A new superhero series for chapter-book readers.
This series opener introduces readers to an 8-year-old superhero in the making. On her birthday, Meg receives a ring from her aunt and uncle after her aunt returns from an archaeological dig in Sweden. Though Meg receives numerous other gifts, including a gift from her father in Nigeria, it is the ring of a Swedish Viking girl warrior that intrigues Meg most and bestows magical powers on Meg. The illustrations are done in hues of orange, black, and gray and portray a diverse group of characters, establishing Meg, her mom, little brother, and aunt as black. While a black archaeologist is most welcome, the plot reinforces a familiar narrative that superpowers are the creation and domain of whiteness. With her Viking ring, Meg comes to embody in blackface an unthinking sense of innate white superiority. In this Black Panther era, when young black readers are attempting to find spaces in books and media that reflect black cultural values as a source of empowerment, this book, though light and seemingly nice, is at best a bland whitewash of culture and at worst a book that bolsters subliminal messaging of inferiority.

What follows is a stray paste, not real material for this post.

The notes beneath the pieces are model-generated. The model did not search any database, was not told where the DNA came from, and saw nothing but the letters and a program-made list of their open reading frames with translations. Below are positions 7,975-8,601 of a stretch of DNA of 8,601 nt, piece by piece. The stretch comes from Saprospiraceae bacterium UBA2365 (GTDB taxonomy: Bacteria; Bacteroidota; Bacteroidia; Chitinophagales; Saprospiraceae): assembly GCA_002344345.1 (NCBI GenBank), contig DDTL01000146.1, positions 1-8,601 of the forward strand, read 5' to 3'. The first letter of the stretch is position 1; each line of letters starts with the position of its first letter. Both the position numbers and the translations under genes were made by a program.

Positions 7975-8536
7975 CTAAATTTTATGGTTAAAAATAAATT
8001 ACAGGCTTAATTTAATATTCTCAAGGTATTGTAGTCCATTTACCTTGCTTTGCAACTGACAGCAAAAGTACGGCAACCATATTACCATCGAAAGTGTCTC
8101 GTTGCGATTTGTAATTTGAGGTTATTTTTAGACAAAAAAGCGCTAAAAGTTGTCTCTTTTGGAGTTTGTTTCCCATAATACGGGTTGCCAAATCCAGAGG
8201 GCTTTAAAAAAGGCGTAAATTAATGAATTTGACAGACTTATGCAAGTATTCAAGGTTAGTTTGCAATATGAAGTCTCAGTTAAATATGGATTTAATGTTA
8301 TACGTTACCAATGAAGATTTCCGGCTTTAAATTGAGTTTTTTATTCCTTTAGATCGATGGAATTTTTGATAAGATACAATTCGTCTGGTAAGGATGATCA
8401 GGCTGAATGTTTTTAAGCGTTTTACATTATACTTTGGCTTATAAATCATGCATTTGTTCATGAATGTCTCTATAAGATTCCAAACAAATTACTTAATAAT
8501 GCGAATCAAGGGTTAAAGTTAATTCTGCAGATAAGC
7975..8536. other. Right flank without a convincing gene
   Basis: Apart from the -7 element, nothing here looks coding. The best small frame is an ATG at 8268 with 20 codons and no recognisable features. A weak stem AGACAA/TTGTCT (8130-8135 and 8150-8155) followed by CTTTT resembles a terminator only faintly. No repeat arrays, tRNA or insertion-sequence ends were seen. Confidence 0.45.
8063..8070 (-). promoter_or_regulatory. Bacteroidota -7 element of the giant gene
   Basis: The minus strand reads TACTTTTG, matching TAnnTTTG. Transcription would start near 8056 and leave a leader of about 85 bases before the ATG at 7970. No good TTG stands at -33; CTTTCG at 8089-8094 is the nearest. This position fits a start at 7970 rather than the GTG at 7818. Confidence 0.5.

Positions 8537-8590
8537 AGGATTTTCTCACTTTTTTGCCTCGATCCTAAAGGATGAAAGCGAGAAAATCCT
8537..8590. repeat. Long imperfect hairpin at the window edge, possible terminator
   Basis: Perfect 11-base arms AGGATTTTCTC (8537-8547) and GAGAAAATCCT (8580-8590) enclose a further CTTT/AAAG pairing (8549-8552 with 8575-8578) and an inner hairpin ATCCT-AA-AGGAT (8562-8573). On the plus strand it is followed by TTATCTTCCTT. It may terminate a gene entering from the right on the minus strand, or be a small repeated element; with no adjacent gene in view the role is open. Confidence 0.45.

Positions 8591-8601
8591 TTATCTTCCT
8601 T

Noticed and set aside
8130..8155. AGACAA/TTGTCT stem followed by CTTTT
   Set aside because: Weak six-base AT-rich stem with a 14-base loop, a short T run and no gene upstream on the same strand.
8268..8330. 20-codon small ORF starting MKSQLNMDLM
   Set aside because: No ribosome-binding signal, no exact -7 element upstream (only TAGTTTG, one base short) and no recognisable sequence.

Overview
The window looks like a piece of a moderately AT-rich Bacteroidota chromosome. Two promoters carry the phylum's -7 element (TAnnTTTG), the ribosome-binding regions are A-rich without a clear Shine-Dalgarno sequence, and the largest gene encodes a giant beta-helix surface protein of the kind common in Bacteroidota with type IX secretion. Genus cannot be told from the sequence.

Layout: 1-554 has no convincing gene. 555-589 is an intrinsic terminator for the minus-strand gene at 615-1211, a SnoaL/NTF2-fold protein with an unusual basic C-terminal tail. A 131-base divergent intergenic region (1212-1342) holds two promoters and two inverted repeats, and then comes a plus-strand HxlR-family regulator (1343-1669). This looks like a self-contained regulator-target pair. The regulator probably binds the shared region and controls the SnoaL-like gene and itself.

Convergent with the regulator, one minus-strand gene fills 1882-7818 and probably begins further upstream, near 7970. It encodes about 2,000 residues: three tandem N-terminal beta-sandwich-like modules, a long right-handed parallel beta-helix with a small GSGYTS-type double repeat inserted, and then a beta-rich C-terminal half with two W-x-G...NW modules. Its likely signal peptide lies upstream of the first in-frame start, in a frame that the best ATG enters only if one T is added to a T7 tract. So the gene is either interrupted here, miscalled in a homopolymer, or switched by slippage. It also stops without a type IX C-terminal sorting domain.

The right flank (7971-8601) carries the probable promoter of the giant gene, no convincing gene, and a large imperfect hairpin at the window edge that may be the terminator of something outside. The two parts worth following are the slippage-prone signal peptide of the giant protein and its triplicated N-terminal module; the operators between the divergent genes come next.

This book is a hard pass. (Fantasy. 6-9)